Copyright Liability For The Playing Of 'Music On Hold': Telstra Corporation Ltd V Australasian Performing Right Association Ltd, William Van Caenegem Jan 2010

Copyright Liability For The Playing Of 'Music On Hold': Telstra Corporation Ltd V Australasian Performing Right Association Ltd, William Van Caenegem

William Van Caenegem

Extract: This is a test case brought by the Australasian Performing Rights Association (APRA), the assignee of copyright in musical and literary works for the purpose of the public performance rights (both live and mechanical), the right of transmission to subscribers to a diffusion service (the diffusion right) and the broadcast right. The question to be determined is whether Telstra (or Telecom as it was called at the outset of proceedings) by providing certain music on hold services, is liable to APRA because of a breach of their diffusion and/or broadcast rights under the Copyright Act 1968 (Cth). APRA ...


Symposium, Internet Expression In The 21st Century: Where Technology & Law Collide: Introduction, Michael R. Dimino, Tonya M. Evans-Walls, Nicole M. Santo Dec 2009

Symposium, Internet Expression In The 21st Century: Where Technology & Law Collide: Introduction, Michael R. Dimino, Tonya M. Evans-Walls, Nicole M. Santo

Michael R Dimino

The Widener Law Journal has assembled a dynamic and diverse group of preeminent legal scholars to evaluate and discuss the many engaging, perplexing, and unanswered legal and ethical questions presented by Internet expression. These scholars have focused on two primary topics: (1) issues of constitutional law and criminal procedure that arise with Internet expression, including whether the Internet has increased concerns about invasions of other persons' rights and what regulations are necessary to protect privacy rights; (2) the intersection of Internet expression and property law, including issues of ownership, protectable interests,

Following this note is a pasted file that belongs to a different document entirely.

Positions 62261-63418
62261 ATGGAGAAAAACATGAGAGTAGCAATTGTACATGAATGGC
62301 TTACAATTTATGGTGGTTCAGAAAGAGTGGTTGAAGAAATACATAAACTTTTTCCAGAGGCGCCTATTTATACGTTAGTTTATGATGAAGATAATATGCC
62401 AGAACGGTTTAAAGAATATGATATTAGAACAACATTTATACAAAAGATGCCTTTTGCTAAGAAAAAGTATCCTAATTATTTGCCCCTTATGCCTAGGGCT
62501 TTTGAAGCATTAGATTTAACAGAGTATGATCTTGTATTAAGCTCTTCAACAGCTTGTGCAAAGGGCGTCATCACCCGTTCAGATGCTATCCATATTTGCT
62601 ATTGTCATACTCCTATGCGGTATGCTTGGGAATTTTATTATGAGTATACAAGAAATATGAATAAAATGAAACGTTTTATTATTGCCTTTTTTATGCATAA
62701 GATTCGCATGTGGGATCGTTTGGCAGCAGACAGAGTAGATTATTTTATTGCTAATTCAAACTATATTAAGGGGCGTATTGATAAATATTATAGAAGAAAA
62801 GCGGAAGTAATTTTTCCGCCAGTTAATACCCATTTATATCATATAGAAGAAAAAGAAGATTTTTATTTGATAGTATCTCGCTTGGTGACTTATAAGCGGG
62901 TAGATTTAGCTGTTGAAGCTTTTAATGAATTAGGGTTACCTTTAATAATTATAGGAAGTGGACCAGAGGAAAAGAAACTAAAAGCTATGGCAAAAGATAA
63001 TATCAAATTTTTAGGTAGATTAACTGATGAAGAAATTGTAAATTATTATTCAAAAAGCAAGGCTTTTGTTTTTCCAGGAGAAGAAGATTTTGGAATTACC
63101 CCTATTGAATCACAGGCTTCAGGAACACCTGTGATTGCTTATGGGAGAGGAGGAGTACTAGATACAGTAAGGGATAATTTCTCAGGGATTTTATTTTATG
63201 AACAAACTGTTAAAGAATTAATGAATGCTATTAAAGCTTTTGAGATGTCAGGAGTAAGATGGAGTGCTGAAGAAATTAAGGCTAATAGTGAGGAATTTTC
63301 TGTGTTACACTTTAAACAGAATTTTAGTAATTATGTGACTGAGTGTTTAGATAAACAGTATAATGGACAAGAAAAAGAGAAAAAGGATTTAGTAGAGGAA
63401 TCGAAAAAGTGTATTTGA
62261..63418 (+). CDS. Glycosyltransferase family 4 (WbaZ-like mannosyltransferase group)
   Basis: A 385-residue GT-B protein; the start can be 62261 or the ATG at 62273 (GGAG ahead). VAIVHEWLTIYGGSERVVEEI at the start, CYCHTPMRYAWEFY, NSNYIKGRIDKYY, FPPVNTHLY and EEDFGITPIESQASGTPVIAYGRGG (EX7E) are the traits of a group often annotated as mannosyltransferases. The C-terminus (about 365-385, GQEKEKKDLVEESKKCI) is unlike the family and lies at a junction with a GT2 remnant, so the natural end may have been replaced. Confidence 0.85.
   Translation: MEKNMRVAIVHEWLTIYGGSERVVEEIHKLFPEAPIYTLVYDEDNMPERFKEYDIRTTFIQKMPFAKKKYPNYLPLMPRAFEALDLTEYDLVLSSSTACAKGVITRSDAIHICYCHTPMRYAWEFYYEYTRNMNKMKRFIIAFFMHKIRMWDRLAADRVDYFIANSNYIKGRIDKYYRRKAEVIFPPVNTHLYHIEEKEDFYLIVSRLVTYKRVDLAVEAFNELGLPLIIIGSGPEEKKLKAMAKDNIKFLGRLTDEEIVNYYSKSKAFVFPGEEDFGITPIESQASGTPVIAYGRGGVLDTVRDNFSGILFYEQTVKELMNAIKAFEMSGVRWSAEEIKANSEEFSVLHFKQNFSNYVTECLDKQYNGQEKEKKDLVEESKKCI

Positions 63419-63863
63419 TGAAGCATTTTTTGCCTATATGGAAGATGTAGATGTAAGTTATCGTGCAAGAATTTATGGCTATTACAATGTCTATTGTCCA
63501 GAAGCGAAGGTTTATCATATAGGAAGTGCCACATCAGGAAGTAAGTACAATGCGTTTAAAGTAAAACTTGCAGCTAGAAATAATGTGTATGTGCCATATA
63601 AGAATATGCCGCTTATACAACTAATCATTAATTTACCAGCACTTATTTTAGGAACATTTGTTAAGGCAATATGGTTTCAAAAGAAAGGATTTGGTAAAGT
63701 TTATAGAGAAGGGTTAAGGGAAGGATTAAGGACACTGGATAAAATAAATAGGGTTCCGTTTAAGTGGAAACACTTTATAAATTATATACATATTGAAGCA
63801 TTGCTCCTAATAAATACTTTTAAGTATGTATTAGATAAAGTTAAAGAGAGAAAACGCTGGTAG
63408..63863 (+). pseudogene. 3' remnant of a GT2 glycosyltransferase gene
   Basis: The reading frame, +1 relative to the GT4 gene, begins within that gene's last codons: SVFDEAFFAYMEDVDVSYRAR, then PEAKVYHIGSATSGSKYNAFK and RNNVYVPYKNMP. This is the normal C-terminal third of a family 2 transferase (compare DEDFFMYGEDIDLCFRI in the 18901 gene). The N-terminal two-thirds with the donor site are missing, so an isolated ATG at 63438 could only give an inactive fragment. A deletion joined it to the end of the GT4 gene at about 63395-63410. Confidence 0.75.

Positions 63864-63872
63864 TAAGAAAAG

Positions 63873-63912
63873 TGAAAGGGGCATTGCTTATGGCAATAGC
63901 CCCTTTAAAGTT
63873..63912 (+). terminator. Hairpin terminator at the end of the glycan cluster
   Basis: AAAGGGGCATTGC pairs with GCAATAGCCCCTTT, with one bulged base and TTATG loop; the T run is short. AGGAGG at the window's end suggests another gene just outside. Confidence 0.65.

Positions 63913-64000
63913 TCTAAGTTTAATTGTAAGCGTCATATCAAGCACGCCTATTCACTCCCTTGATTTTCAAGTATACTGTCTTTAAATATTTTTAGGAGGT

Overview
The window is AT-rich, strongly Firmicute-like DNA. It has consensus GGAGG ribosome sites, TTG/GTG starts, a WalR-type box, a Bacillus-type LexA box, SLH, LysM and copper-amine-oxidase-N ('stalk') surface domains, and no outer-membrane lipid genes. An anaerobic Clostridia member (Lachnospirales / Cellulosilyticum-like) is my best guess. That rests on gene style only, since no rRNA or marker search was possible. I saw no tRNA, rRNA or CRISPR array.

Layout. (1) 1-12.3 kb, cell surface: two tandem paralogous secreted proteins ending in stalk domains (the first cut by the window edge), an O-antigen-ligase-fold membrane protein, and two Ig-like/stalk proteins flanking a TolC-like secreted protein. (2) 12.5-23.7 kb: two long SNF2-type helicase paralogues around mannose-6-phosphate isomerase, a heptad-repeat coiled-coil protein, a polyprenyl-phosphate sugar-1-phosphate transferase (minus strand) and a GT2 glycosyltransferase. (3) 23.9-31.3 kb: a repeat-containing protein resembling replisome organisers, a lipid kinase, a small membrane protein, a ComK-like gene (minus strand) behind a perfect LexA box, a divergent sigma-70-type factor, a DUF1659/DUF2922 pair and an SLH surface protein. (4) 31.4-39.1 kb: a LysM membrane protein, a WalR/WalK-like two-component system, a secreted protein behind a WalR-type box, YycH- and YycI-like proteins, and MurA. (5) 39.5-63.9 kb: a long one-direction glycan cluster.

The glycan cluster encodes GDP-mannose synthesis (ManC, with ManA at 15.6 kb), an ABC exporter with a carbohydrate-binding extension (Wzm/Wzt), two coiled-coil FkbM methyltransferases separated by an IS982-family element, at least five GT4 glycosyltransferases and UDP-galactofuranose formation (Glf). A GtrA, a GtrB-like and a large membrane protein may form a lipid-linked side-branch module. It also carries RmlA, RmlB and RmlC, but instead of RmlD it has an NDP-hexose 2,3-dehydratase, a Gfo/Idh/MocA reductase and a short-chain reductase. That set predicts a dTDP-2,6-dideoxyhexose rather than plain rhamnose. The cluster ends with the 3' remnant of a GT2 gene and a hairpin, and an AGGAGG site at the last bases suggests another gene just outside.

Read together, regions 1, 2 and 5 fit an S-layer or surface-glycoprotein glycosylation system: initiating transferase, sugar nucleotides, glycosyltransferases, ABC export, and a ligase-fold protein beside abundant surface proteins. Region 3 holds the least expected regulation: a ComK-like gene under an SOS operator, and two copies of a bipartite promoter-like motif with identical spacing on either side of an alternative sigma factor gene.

and fair use in the realm of intellectual property ...


Internet Killed The Copyright Law: Perfect 10 V. Google And The Devastating Impact On The Exclusiive Right To Display, Deborah B. Morse Dec 2008

Internet Killed The Copyright Law: Perfect 10 V. Google And The Devastating Impact On The Exclusiive Right To Display, Deborah B. Morse

Deborah Brightman Morse

Never has the dissonance between copyright and innovation been so extreme. The Internet provides enormous economic growth due to the strength of e-commerce, and affords an avenue for creativity and the wide dissemination of information. Nevertheless, the Internet has become a plague on copyright law. The advent of the digital medium has made the unlawful reproduction, distribution, and display of copyrighted works essentially effortless. The law has been unable to keep pace with the rapid advance of technology. For the past decade, Congress has been actively attempting to draft comprehensible legislation in an effort to afford copyright owners more protection ...